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in my homework assignment, I am trying to show the following:

Show that if $f_n \ge 0 $ and $f_n \in L$ and $\int {f_n} \rightarrow 0 $ this does not imply $f_n \rightarrow 0 $ almost everywhere

now I am trying to think what could produce such a sequence of functions, but dont you need the fact that the functions could be negative? else you can only have nonzero vaues countable times. But clearly I am misunderstanding something very crucial.

Any help would be appreciated!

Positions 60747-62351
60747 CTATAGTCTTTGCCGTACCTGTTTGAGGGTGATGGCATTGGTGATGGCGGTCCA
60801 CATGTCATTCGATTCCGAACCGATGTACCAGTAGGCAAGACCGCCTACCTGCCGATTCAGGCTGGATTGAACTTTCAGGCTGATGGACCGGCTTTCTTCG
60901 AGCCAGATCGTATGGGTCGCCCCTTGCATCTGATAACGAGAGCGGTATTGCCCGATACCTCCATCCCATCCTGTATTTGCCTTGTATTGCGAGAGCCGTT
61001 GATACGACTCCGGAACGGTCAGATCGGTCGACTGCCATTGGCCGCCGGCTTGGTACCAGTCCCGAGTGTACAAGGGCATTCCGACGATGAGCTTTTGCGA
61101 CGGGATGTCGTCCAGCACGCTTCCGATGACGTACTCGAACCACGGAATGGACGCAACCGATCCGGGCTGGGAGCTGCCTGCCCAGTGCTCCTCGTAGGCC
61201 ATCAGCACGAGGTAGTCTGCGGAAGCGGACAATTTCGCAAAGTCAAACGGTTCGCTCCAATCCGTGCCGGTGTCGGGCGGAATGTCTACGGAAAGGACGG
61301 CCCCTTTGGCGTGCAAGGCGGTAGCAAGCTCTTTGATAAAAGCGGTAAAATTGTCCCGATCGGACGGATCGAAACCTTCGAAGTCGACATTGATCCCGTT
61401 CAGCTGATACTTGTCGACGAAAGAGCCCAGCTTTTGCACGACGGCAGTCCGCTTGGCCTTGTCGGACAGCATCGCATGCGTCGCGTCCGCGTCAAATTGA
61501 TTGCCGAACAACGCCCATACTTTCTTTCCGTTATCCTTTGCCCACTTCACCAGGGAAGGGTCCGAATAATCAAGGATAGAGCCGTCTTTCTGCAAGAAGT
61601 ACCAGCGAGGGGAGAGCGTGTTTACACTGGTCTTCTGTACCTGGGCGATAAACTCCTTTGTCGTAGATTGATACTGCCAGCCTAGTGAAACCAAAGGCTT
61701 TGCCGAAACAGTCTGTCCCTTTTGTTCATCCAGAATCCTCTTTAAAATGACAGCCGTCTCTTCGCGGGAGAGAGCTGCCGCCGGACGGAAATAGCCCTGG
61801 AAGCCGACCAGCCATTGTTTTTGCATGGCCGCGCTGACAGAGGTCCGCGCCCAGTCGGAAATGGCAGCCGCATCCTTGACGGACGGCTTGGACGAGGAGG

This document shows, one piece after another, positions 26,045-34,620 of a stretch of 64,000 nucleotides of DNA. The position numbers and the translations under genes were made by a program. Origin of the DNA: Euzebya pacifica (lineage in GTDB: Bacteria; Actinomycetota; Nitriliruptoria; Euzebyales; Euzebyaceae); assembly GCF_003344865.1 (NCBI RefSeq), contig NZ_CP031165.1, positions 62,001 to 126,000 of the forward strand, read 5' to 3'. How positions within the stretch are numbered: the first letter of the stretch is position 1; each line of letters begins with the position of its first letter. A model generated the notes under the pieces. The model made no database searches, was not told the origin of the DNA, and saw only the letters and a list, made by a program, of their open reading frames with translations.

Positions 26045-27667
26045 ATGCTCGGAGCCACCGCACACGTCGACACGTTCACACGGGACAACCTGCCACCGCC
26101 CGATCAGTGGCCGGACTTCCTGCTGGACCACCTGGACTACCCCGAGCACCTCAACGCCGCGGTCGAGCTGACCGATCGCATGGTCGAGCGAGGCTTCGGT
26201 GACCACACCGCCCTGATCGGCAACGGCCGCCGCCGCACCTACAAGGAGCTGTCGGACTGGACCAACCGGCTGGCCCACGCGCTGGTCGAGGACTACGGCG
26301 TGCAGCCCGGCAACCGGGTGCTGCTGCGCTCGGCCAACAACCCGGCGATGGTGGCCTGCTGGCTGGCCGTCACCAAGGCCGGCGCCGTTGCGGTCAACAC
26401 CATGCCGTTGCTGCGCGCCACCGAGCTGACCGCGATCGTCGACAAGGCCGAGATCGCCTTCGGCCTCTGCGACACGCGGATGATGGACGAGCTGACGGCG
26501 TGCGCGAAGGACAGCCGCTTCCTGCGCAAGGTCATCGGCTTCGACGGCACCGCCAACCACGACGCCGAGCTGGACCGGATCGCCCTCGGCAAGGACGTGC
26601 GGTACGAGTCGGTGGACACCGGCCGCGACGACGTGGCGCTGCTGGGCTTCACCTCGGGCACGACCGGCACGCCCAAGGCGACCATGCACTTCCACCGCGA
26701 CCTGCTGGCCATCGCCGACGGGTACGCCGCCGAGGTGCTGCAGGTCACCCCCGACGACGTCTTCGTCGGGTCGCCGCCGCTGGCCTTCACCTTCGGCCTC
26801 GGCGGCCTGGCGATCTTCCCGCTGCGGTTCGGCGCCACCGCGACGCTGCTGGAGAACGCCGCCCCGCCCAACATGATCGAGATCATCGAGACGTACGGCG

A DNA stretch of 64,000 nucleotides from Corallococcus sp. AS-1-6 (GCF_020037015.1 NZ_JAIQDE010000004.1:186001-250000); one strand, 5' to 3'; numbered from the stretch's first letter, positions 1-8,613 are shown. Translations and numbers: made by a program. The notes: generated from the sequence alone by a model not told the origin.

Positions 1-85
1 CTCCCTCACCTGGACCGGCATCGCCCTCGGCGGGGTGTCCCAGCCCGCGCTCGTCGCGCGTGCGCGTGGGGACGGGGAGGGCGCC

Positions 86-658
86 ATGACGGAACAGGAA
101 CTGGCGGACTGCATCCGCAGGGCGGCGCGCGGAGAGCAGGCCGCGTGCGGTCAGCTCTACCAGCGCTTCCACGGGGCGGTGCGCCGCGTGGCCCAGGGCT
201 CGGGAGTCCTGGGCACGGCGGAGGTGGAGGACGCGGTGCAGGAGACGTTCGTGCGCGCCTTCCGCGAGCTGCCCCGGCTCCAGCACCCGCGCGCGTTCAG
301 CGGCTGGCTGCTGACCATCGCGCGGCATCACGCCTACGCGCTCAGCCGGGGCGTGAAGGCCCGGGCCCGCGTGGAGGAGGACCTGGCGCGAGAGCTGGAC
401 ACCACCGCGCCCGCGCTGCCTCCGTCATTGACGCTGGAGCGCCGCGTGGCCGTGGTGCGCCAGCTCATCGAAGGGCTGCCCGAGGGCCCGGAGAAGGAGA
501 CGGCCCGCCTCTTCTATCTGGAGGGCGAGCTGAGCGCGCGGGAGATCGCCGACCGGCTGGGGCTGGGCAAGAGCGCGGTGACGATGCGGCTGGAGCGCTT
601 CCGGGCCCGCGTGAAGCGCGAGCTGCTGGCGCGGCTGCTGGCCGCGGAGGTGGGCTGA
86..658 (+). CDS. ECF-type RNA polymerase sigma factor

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Standard example: define $I_1 = [0,1]$, $I_2 = [0,1/2]$, $I_3 = [1/2, 1]$, $I_4 = [0,1/4]$, $I_5 = [1/4,1/2]$, $I_6 = [1/2,3/4]$, $I_7 = [3/4,1]$, etc. Hopefully the pattern is clear. Let $f_n$ be the characteristic function of $I_n$. Then the integral of $f_1$ is $1$, the integrals of $f_2$ and $f_3$ are $1/2$, the integrals of $f_4$ through $f_7$ are $1/4$, etc. Clearly we have $\int f_n \to 0$. But $(f_n)$ does not converge at any point in $[0,1]$.

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  • $\begingroup$ Thanks Mate, this clarified it so much $\endgroup$ – ManikSin Nov 5 '15 at 18:53

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